This argument has no merit.

The second issue raised on appeal by Mr. Genusa is the administrative hearing officer's finding that he is not an "employee" within the meaning of the Louisiana Worker's Compensation Law. He argues that the administrative hearing officer's decision turned on the absence of any wages or other types of remuneration for his services, but that the essence of the employment relationship is not based upon remuneration, but upon the right of control.

It is settled law that a prerequisite to any action arising under the Louisiana Worker's Compensation Law is the existence of an employer-employee relationship. Dupre v. Sterling Plate Glass & Paint Company, Inc., 344 So.2d 1060, 1063 (La.App. 1st Cir.), writ denied, 347 So.2d 246 (La.1977); Vaughn v. Baton Rouge General Hospital, 421 So.2d 288, 290 (La.App. 1st Cir.1982). The essence of the relationship is the right to control. The four primary evidentiary factors considered in deciding the above are: 1) selection and engagement; 2) payment of wages; 3) power of dismissal; and 4) power of control. Alexander v. J.E. Hixson & Sons Funeral Home, 44 So.2d 487, 488 (La.App. 1st Cir.1950); St. Paul Fire & Marine Insurance Company v. Richard, 208 So.2d 35, 38-39 (La.App. 3d Cir.) (on rehearing), writ denied, 252 La. 171, 210 So.2d 54 (1968); Vaughn, 421 So.2d at 290. None of these factors are the sole determinant of an employer-employee relationship. However, as a general rule, for such a relationship to exist, there must be a contract of employment, either expressed or implied, whereby services are furnished in anticipation of compensation. Dupre, 344 So.2d at 1063; Vaughn, 421 So.2d at 290.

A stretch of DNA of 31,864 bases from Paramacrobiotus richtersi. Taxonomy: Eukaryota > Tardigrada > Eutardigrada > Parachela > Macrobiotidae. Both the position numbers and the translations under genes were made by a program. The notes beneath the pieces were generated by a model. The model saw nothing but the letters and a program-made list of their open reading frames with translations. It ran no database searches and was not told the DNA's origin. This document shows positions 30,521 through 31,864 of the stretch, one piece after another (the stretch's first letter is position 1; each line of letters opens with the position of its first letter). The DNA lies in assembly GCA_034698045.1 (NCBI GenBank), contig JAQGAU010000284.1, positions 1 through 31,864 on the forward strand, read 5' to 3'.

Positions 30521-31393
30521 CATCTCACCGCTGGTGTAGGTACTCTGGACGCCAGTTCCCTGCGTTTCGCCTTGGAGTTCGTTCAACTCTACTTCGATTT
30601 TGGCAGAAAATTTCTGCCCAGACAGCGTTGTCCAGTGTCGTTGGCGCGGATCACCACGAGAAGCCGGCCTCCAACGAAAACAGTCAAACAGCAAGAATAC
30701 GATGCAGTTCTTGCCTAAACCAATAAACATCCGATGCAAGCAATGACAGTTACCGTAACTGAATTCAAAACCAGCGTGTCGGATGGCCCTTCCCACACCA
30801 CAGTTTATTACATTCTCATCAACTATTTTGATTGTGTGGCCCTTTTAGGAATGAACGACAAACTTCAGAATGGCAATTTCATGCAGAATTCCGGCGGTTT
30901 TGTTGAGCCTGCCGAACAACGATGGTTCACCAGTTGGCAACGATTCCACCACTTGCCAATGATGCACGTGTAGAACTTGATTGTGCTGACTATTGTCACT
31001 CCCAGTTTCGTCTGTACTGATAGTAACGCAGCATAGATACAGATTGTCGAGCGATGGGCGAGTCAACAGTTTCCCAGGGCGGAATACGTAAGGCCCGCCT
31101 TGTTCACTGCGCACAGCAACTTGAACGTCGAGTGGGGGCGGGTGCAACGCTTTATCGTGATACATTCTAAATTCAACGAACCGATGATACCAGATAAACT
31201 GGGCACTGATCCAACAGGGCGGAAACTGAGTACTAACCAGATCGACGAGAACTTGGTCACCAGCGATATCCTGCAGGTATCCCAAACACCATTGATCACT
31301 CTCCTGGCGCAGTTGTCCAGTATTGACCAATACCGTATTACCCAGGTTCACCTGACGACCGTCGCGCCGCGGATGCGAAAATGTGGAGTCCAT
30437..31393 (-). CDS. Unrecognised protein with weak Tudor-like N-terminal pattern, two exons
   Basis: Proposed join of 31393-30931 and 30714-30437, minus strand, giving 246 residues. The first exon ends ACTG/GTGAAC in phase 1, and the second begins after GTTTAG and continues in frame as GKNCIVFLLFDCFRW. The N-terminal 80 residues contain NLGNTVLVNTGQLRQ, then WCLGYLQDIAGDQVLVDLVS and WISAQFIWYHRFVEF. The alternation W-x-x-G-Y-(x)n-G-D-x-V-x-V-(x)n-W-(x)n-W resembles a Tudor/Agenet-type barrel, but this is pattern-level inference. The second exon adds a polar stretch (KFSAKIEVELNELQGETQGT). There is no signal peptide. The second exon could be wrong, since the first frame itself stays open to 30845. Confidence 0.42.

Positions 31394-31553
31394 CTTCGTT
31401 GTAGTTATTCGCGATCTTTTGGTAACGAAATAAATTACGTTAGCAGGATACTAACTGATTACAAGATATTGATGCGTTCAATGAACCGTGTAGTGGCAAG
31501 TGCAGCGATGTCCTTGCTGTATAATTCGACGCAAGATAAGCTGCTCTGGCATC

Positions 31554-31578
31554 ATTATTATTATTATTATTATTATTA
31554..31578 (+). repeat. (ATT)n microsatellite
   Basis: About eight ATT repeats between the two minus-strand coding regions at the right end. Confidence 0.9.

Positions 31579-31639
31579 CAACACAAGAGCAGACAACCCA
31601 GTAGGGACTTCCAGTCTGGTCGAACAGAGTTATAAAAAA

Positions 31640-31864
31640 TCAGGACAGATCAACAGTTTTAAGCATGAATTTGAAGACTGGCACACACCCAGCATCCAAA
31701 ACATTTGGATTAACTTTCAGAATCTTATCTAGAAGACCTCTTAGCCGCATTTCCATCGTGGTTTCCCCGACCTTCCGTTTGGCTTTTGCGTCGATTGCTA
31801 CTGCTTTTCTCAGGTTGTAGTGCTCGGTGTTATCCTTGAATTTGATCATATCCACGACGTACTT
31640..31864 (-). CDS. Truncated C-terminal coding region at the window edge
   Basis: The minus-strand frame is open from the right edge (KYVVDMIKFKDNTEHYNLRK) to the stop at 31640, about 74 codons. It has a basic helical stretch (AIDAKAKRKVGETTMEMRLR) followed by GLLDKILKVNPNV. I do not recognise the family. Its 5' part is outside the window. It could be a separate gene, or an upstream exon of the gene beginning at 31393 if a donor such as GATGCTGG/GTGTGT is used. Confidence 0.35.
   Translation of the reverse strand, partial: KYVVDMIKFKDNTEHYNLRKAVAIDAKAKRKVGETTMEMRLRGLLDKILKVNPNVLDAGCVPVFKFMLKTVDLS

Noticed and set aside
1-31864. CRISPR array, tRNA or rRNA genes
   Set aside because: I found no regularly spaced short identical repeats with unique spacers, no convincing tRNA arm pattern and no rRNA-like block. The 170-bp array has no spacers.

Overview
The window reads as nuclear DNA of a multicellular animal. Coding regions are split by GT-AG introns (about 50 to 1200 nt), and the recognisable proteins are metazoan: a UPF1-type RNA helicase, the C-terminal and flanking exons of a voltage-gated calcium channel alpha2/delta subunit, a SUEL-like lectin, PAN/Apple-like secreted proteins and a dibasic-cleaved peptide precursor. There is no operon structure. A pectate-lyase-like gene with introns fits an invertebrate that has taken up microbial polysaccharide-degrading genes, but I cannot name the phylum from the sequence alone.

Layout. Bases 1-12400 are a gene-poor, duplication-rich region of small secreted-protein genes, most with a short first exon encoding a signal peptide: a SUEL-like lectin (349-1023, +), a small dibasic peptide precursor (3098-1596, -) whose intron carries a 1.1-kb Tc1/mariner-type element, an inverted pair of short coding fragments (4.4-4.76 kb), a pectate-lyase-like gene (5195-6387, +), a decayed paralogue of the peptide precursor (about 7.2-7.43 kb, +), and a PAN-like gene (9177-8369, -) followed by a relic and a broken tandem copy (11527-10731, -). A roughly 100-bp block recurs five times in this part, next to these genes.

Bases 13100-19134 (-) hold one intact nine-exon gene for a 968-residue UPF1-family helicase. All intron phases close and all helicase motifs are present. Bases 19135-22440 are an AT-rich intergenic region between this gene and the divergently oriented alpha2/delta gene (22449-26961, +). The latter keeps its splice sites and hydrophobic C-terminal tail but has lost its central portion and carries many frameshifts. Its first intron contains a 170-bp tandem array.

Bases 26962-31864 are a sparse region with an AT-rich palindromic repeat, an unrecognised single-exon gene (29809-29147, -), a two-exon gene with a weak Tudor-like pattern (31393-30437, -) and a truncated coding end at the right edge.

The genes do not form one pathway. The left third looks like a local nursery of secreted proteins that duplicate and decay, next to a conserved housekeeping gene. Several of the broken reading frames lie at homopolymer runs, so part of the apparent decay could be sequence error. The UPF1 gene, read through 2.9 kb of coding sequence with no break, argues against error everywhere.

It is clear from the record that Mr. Genusa did not expect remuneration in exchange for his volunteer work at the Pointe Coupee Volunteer Fire District. Further, under La.R.S. 23:1221, the basis for determining the amount of benefits paid to a claimant under the worker's compensation law is the wages the employee earned from the employer prior to the accident. Where no wages were earned, there is no basis for calculating benefits.

Also, Louisiana Revised Statute 23:1046 provides in part:

The provisions of this chapter are inapplicable to uncompensated officers and uncompensated members of the board of directors of bona fide, nonprofit veterans and other bona fide, nonprofit organizations which are charitable, educational, religious, social, civic or fraternal in nature.... (Emphasis added.)

This statute provides that Mr. Genusa's status as Fire Chief and his status as a member of the board of commissioners of the Pointe Coupee Volunteer Fire District clearly did not entitle him to worker's compensation benefits; further, we find that as a member of the volunteer fire department, his services were in the nature of a gratuity and he neither expected nor received financial compensation upon which worker's compensation benefits could be calculated.

After a thorough review and evaluation of the record, we find no error in the administrative hearing officer's judgment and we affirm, casting plaintiff-appellant, Mr. Genusa, with all costs.

AFFIRMED.